Other browsers, such as Mozilla’s Firefox, quickly followed Google’s lead.
|Firefox (Mozilla) Identity Buttons
Green Padlock: This is a legitimate website, not a fake, it’s using a secure protocol, and the transmission is encrypted to protect confidential or sensitive information.
Green Padlock with Grey Warning: This is a secure website; however, Firefox has blocked some insecure content so it may not display correctly.
Grey Padlock with Yellow Warning: The connection between Firefox and the website is only partially encrypted so don’t send confidential or sensitive information to this site.
Grey with Red Strikethrough: The connection between Firefox and this website is only partially encrypted and is not protected against eavesdropping. Don’t send confidential or sensitive information.
These displays won’t affect your SERP (search engine results pages), but are in effect another form of ranking that will scare away visitors regardless of whether your website handles confidential information or not.
In September 2016, Brian Dean, SEO expert and founder of Backlinko, published research after analyzing one million search results and stated,” HTTPS had a reasonably strong correlation with first page Google rankings. This wasn’t surprising as Google has confirmed HTTPS as a ranking signal.” (source])
If you are about to set up a new website, there appears to be a consensus of opinion among webmasters and SEO experts that it should be an https secure website from the start.
Converting your existing website from http to https now and getting ahead of the trend can only benefit your website’s visibility and reputation.
As you can probably see by now, there is no downside, with a recommendation that the switch be made by an IT professional, preferably an SEO specialist, so that all your ranking factors are safeguarded when the technical changes are made.
Is https the Future Standard of the Internet?
Switching to https is a serious undertaking, and for a very large website or one handling large amounts of sensitive or confidential information, could be costly. There is every indication, however, that the move to a worldwide secure Internet is inevitable and in the not-too-distant future https enabled websites will be the norm or even mandatory.
Encrypt All the Things, an initiative of Access, an international human rights organization dedicated to “defending and extending the digital rights of users at risk around the world”, promotes universal Internet encryption and encourages large organizations to support the move.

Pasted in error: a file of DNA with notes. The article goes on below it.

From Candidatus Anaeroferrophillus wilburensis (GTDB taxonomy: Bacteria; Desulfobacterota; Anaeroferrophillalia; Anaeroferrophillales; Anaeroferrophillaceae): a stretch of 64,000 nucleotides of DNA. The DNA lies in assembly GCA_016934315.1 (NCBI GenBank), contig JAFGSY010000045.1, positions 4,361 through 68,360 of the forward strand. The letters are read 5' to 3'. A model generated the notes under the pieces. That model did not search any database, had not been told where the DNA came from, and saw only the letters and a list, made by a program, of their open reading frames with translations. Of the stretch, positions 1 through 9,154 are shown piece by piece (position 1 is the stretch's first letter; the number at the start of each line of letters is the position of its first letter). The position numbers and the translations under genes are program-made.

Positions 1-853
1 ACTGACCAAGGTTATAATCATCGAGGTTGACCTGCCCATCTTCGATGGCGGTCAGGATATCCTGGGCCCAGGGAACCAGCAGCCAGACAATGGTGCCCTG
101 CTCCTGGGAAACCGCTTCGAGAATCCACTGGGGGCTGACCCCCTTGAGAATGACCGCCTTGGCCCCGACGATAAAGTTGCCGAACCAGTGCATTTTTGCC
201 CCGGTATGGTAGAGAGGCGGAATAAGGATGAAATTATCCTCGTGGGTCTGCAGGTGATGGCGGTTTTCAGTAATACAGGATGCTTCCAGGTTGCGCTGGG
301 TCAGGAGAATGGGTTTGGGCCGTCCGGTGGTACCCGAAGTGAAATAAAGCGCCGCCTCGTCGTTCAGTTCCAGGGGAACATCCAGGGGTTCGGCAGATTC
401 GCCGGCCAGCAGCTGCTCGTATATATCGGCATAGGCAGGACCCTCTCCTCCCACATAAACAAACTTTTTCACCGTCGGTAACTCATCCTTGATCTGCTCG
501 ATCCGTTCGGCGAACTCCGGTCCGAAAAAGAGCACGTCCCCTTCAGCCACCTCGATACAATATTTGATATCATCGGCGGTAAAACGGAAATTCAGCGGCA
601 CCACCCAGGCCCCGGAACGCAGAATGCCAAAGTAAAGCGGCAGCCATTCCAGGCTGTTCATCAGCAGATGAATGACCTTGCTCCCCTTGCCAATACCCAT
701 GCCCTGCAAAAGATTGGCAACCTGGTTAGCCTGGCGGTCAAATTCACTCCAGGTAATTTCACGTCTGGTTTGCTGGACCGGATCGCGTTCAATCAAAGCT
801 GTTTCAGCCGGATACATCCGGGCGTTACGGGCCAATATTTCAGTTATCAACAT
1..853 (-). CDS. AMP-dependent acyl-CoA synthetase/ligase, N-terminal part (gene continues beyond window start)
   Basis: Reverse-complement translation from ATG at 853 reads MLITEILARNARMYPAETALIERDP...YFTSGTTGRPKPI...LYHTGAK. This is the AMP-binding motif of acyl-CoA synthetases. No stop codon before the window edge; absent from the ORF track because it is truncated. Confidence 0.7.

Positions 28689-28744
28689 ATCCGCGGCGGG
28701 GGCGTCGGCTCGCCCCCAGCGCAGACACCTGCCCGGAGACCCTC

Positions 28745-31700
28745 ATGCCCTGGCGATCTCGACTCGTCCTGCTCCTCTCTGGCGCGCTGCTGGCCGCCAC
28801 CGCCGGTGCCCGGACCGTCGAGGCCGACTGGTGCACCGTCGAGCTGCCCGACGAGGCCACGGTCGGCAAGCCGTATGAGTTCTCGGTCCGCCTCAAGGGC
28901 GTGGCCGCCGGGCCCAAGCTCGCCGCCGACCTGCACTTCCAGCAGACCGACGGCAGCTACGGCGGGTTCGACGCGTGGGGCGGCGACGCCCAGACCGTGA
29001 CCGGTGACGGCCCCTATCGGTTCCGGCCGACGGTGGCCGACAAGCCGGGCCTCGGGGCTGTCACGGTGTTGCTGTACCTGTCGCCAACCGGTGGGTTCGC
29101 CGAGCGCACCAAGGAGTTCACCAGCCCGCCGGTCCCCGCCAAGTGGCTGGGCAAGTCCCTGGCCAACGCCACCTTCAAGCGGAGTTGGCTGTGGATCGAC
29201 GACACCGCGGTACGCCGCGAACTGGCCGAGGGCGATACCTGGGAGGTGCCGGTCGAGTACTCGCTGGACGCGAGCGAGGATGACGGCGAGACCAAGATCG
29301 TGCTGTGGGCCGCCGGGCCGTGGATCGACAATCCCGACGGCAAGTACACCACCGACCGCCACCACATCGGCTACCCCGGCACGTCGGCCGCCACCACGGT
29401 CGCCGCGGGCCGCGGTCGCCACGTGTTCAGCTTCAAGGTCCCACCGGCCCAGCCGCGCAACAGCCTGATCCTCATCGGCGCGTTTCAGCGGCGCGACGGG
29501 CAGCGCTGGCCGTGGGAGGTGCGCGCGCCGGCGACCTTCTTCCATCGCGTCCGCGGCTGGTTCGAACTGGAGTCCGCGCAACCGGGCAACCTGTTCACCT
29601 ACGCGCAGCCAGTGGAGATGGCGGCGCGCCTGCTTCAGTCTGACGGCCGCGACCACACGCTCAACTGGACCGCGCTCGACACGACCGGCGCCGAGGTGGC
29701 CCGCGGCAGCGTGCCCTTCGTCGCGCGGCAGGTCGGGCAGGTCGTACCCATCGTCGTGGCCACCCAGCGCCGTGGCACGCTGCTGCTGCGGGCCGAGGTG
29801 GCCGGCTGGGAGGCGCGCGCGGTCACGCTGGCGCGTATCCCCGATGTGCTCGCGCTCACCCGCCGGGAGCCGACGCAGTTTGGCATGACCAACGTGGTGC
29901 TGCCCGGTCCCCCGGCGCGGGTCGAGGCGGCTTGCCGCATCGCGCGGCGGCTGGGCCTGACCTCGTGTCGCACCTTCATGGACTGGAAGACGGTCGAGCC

|Google has made it increasingly clear where they stand: “… that the web of the future should all be encrypted, and all sites should be served over https”. (source)|
As the owner of a personal website or a commercial website, your immediate concern is to be visible in the rankings and easily accessible, and then to provide a satisfying experience for everyone entering your website so that your conversion rate (browser converted to customer) remains high.
Currently, providing a secure website experience is fast becoming also a desired … or even a demanded … attribute of a successful website.
In February 2016, Christoph Engelhardt, of LinksSpy, published their analysis of the https settings of 10,000 domains and how it affected their SEO. He found that over 90% of the top websites had sub-optimal https implementation, and 60% of the websites they tested had no https at all. Only 1 in 10 had what his group considered flawless https. He concluded that, “HTTPS correlates with higher search rankings – but even the big websites don’t get it right.” (source)
These figures have no doubt significantly improved in the year since then, and the top browsers are in fact evaluating websites and rating them very publicly, as evidenced by what we see in every Internet search we make.
If you haven’t noticed those color codes, padlocks and Xs yet, it’s time you did. It’s time you evaluated your website’s security and recognized this as a golden opportunity to get ahead of your competitors’ websites as they may not yet be aware of this important trend.
Converting your website from http to https is also the perfect opportunity to review and improve your SEO and SEM (search engine optimization) and improve your website’s SERP (search engine results pages).